U.S. bankruptcy trustee Locke Barkley has joined forces with a Chapter 13 bankruptcy family who lost their home to foreclosure . The family and the bankruptcy trustee are suing a mortgage servicer accusing them of allegedly charging the family fees that were improper, illegal and not properly disclosed to the bankruptcy court.
The couple alleged the firms engaged in “illegal” fee-splitting, or sharing fees for client referrals. According to the complaint, Johnson & Freedman contractually agreed to split legal fees with Lender Processing in return for cases Lender Processing sends to Johnson & Freedman. Additionally, they claim that Prommis and Johnson & Freedman split legal fees. According to the lawsuit, the undisclosed fee-splitting arrangements are improper because fees designated as legal fees are being shared with companies that aren’t authorized to practice law.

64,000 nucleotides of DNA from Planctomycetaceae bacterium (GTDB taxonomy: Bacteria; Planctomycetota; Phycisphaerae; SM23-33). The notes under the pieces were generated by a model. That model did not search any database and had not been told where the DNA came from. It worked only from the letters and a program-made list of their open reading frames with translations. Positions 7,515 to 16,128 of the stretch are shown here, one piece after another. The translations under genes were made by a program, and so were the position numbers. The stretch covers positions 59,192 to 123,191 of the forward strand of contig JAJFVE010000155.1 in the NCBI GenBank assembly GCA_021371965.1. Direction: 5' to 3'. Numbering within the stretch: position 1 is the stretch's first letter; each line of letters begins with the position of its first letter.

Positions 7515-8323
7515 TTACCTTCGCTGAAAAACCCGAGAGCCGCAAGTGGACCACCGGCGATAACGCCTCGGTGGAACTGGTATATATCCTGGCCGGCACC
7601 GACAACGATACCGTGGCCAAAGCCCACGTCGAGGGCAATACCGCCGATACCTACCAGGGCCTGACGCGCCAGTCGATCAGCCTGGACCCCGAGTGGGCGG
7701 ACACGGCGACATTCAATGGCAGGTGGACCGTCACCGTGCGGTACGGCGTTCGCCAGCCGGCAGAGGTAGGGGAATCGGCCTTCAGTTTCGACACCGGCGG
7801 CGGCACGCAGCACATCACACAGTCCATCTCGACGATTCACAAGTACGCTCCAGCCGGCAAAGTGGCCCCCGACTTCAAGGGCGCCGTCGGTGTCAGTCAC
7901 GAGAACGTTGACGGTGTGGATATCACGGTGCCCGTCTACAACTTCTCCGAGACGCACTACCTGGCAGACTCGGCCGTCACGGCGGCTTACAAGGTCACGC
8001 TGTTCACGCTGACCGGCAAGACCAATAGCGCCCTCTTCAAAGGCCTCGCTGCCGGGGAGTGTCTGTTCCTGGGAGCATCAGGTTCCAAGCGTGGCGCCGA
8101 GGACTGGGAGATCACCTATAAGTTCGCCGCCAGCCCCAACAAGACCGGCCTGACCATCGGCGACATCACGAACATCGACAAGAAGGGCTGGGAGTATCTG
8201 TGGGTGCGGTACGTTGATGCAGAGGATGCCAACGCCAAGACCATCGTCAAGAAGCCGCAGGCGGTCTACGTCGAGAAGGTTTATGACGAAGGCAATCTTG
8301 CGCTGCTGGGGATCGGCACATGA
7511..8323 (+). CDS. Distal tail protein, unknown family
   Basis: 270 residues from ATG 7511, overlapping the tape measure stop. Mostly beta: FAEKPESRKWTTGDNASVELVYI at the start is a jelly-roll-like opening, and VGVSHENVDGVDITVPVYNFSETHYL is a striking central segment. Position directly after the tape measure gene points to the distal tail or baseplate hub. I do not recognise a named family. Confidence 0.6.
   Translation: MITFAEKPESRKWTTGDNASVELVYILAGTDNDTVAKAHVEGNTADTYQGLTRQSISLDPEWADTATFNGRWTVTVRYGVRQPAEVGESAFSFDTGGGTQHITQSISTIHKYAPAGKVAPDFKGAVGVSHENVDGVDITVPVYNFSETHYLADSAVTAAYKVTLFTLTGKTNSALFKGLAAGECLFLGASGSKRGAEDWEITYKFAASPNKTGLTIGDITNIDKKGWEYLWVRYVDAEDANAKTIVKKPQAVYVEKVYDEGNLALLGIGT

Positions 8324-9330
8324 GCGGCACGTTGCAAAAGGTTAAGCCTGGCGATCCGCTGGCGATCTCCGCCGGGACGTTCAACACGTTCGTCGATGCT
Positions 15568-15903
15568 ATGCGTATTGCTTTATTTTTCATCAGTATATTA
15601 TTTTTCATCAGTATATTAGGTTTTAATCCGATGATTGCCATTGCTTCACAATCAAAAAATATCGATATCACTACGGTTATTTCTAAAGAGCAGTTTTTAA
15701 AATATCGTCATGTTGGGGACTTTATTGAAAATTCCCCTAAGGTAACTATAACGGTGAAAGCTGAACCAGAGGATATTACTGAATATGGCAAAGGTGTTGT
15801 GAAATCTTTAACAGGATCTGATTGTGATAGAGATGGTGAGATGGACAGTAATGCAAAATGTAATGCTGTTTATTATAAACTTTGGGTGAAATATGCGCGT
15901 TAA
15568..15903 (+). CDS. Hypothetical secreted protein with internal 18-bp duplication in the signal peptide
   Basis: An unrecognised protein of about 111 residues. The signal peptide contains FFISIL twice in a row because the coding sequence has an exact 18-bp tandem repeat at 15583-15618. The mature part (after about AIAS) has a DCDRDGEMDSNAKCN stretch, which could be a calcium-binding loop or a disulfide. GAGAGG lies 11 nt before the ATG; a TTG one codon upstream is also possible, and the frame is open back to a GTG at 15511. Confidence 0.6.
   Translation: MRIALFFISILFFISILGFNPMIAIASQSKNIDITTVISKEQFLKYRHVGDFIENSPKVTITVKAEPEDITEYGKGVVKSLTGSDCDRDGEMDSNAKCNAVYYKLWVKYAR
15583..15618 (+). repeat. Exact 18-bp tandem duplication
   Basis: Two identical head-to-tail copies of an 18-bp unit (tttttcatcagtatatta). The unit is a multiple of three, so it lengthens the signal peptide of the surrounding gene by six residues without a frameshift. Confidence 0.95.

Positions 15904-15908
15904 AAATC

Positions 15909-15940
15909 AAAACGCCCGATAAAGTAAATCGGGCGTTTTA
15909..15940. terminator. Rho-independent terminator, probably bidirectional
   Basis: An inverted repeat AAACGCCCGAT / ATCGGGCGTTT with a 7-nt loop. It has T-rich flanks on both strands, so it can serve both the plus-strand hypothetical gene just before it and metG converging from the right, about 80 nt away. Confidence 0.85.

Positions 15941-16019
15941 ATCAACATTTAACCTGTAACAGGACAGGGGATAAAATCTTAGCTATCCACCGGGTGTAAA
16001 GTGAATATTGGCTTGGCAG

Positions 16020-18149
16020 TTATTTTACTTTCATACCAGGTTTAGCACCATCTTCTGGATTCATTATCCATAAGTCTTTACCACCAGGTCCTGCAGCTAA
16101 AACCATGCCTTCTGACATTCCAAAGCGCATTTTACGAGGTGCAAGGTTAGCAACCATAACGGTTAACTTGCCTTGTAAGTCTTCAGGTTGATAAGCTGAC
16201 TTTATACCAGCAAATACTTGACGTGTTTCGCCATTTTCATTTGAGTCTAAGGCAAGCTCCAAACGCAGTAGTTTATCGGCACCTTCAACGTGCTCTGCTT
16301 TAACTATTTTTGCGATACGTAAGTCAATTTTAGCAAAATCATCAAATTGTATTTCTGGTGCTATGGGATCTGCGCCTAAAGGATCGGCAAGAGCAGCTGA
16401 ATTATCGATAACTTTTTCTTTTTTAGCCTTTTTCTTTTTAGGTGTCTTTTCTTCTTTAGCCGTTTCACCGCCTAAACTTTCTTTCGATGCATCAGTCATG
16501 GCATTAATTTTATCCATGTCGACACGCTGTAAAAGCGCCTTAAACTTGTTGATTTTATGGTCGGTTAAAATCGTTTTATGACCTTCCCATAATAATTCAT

The couple said these fee-splitting contracts are disguised as “administrative fees, document review ‘views,’ document download fees, document execution fees, technology facilitation fees,” according to the lawsuit.
Lender Processing Services Inc. is one of the largest mortgage-loan and foreclosure technology providers in the U.S., with 8,900 employees. Its computer systems and software is used by lenders, banks and mortgage servicers to maintain monthly mortgage payments and process foreclosures. The work closely with Prommis Solutions Holding Corp., which specializes in foreclosure processing, and foreclosure law firm Johnson & Freedman. If the illegal fee-splitting accusation is true it is clearly probable that this could be a widespread problem that could prove to be even bigger than the robo-signing scandal. Any company found to systematically and/or maliciously fail to properly disclose fees in a bankruptcy case could find themselves facing harsh sanctions by the bankruptcy court.